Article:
Lisa S. talks about how knowing her BRCA+ status affected her decisions.

Lisa S. talks about how knowing her BRCA+ status affected her decisions.

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But once I got the DCIS, I realized I needed people who had gone through breast cancer as well as having the BRCA gene because that's a whole other element. Knowing you've got this hereditary gene means that your chances of getting breast cancer are I think between 60 and 80. And you have different choices once you come up with DCIS. DCIS, for most of the population, could maybe mean a lumpectomy because the abnormal cells are non-invasive. They're in situ. They're in one place. They're just abnormal. So if you do a lumpectomy, and you get clear margins, boom, you're on your way out the door. But with BRCA, because you have between a 60% and 80% chance of getting breast cancer, you have to consider bigger options, which I didn't understand, when I first learned about BRCA. I needed community to make me figure this out. And then I wanted-- the Komen community was less important to me than the BRCA community. I think because, again, if I was just a regular person, who had discovered breast cancer, I could have just done a lumpectomy. But you have that BRCA, and you've got to speak with people. You've got to figure out, “Well, I had it in one. Do I do it in the other?” “What are my choices? What are my possibilities?” And you just feel-- you feel a little bit-- I don't mean damned, but you just feel like, “I eat right. I exercise. I'm thin. I'm all those things.” But yet, still, I have to deal with this gene that makes me choose options that most people who would have DCIS would just choose a lumpectomy. But I got to go the full meal deal. I got to get rid of them all. And I think having that support network makes you feel like, “Oh, I'm not alone. There's other people who had to decide this before me. They had to figure this out. I need a group. I need a hug.” I needed that hug, ooh.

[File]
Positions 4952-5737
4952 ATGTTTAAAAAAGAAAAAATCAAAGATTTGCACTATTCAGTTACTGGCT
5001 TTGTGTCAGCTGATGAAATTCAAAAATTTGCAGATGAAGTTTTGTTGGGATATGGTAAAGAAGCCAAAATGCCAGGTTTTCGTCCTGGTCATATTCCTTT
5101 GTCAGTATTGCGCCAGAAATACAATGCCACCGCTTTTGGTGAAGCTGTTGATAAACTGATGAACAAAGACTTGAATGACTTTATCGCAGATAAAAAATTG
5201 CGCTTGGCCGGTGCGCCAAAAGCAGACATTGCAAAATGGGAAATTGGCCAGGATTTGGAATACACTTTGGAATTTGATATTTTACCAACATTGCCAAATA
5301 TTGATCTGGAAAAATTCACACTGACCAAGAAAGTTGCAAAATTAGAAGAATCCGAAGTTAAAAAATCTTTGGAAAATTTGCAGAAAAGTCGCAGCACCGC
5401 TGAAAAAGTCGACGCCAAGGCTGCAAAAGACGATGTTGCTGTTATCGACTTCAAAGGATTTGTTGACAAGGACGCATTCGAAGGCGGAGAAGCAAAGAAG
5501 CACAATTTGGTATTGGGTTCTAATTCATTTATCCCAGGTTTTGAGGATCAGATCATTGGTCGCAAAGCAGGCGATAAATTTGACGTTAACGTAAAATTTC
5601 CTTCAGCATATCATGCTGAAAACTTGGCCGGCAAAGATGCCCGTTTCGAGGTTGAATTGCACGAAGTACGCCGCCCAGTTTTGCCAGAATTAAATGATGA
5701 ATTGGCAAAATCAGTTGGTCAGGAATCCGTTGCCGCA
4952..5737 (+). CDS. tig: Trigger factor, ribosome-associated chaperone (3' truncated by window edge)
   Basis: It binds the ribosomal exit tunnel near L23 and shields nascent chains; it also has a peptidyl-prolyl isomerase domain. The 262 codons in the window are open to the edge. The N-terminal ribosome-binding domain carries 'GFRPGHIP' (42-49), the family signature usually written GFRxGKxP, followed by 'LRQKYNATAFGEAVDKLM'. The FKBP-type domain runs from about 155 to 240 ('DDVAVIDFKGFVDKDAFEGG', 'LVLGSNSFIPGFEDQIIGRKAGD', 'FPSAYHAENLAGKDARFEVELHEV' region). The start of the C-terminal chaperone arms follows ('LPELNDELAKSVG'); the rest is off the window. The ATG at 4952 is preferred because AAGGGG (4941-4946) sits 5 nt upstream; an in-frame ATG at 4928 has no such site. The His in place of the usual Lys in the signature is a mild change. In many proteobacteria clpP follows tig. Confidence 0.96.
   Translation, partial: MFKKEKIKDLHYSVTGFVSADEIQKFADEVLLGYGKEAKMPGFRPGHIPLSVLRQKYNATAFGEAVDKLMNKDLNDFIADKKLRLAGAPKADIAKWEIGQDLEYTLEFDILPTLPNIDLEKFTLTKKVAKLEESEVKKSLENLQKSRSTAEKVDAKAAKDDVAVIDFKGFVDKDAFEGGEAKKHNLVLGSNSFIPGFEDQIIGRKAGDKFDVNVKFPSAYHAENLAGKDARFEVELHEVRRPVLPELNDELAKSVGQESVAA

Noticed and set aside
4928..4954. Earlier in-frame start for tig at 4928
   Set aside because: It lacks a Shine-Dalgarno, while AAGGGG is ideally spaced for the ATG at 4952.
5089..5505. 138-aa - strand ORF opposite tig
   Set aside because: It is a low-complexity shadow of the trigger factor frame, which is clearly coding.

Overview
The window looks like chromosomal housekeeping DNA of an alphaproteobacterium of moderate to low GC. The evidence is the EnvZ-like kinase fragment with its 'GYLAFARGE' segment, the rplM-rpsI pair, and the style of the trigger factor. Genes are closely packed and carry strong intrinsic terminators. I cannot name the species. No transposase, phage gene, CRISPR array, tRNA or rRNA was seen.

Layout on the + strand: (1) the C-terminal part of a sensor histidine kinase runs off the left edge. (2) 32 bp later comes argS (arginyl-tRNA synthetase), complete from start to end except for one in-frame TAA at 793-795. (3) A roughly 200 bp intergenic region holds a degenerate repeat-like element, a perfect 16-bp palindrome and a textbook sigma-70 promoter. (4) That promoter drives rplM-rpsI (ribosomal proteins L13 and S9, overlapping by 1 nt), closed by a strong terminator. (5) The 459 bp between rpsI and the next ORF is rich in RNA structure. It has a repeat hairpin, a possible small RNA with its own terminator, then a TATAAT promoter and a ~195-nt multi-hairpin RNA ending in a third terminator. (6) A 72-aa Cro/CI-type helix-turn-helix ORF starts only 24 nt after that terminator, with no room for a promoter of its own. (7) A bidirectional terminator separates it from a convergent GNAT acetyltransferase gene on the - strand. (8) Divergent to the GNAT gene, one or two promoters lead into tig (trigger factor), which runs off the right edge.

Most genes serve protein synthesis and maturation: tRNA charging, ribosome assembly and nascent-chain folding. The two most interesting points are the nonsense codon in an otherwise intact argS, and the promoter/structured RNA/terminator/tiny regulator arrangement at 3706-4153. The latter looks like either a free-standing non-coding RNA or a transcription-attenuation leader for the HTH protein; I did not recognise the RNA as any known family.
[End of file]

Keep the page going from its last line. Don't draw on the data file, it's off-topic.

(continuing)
For Lisa S., the decision to keep her breasts but have her fallopian tubes and ovaries removed was based largely on her perception of how effective different types of screening are.

For Lisa S., the decision to keep her breasts but have her fallopian tubes and ovaries removed was based largely on her perception of how effective different types of screening are.